Czech Up! Volume 2: We’d Be Happy.

Label: Vampi Soul.

Nowadays, competition within the compilation market is fierce, and each week hundreds of compilations are released by record companies across the world and are competing for the compilation pound, dollar or Euro. However, not all compilations are equal, and some of these compilations are more equal than others. There’s a perfectly good reason for this and that is some record companies take great care when compiling a new compilation and when they release a lovingly curated compilation it sells well and receives critical acclaim. Sadly, not all record companies act in this way.

Other record companies only have dollar signs in front of their eyes,  and are only interested in making some quick money. As a result, very little time is take compiling the compilation, and instead they recycle the same tired and predictable the same tracks. A favourite for this type of label  is disco and Northern Soul, and usually, they release compilations like Disco Floorfillers Volume 22 and Twenty Norther Soul Stompers That Were Heard At The Wheel. They’re the type of compilation to avoid at all costs, and instead take some time looking for a lovingly curated compilation.

The Spanish label Vampi Soul have just released the lovingly curated compilation Czech Up! Volume 2: We’d Be Happy., which is the eagerly awaited followup to Czech Up! Volume 1: Chain of Fools.  It features twenty-two tracks, including contributions from Olympic, Mahagon, Famous Five, Apollobeat, Beatings, The Blue Effect, SHQ, Metronom, Jazz Q, Vulkan, Flamengo, The Soulmen, Hana Zagorova  and Karel Cernoch that were released between in communist Czechoslovakia between 1968 and 1979. Czech Up Happy Volume 2: We’d Be Happy is an eclectic compilation that features everything form baroque pop to progressive funk to party soul and psych-jazz. Eclectic doesn’t even come close to describing Czech Up Happy Volume 2: We’d Be Happy.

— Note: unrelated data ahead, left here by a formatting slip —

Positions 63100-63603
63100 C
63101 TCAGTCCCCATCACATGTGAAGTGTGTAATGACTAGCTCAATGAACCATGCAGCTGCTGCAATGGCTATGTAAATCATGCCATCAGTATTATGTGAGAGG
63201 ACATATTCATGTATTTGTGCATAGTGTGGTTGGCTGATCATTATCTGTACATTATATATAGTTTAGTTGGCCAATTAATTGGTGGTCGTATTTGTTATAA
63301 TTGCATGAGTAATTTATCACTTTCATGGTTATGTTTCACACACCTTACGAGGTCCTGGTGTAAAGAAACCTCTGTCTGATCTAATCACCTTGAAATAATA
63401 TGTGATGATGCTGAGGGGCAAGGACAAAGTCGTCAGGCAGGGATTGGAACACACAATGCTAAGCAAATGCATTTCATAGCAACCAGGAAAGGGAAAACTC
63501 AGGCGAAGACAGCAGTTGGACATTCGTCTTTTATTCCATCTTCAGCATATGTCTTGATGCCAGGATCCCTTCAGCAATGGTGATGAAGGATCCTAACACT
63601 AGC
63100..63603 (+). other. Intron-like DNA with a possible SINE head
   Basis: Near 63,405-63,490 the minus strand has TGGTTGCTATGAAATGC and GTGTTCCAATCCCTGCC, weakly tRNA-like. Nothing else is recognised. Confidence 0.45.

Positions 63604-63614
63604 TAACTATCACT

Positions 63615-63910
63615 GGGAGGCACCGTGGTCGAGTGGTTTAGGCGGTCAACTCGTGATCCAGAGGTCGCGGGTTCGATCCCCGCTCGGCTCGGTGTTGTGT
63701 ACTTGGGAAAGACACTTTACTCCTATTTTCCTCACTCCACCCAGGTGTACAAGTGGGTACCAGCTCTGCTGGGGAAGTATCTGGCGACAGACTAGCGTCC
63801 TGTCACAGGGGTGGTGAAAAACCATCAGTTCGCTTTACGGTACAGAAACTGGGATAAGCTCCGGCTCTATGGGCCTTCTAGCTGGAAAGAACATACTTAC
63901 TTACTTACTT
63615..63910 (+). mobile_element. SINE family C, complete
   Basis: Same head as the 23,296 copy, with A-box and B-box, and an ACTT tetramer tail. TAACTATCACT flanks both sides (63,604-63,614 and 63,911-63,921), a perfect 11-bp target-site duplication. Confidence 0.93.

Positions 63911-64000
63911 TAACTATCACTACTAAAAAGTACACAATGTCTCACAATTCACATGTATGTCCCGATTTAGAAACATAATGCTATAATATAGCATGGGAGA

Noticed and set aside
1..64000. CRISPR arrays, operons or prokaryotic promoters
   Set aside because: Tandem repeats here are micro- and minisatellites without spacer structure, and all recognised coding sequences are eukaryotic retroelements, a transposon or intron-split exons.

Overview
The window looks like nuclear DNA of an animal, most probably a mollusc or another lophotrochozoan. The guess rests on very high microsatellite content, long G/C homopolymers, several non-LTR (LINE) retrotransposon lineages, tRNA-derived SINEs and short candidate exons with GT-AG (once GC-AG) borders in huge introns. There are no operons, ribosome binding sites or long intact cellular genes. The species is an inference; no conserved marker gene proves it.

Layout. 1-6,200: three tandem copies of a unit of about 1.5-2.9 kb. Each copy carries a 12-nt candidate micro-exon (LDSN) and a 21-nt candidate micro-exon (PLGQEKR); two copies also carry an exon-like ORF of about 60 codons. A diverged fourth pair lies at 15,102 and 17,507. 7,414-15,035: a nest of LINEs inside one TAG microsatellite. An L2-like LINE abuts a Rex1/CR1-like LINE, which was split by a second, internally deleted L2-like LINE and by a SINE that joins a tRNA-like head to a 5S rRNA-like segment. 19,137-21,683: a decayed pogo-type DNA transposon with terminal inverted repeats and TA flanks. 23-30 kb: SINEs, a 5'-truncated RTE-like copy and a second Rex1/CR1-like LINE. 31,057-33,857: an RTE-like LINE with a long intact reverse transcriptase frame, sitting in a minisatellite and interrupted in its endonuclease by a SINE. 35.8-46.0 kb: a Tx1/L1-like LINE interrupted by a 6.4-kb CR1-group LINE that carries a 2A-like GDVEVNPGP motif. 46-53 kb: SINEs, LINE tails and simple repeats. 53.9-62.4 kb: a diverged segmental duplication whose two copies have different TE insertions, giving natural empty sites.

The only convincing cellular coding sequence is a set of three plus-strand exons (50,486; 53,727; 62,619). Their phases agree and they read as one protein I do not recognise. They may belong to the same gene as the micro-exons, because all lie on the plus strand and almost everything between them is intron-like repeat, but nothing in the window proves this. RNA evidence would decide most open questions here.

Opening Czech Up! Volume 2: We’d Be Happy. is Olympic’s Blaznivej Kiki. This is fitting as Olympic, who were formed in 1963, and in 1968 made history in 1968 when they released their debut album Želva. This meant Olympic was the first Czech rock band to release an album. Three years later they released Jedeme Jedeme 3 which featured the melodic driving rocker Blaznivej Kiki which tells the story of a guitar playing tramp.

Mahagon were formed in Prague in 1973, and during their career, their music veered between fusion and jazz funk. By the time they released their third album Slunečnice Pro Vincenta Van Gogha on Supraphon in 1980, Mahagon’s music uber funky. Proof of that is Prameny Poznani which is a stunning jazz-funk instrumental that showcases a truly talented group.

Hold On, I’m Coming is an oft-covered song, and in 1968 the Framus Five featuring Michal Prokop released a barnstorming and soulful  version on Supraphon that features a vocal powerhouse. A year later in 1968, Hold On, I’m Coming featured on the Framus Five’s eponymous debut album of R&B and soul was released complete with overdubbed audience applause. Given the quality of the cover of Hold On, I’m Coming, that applause was richly deserved.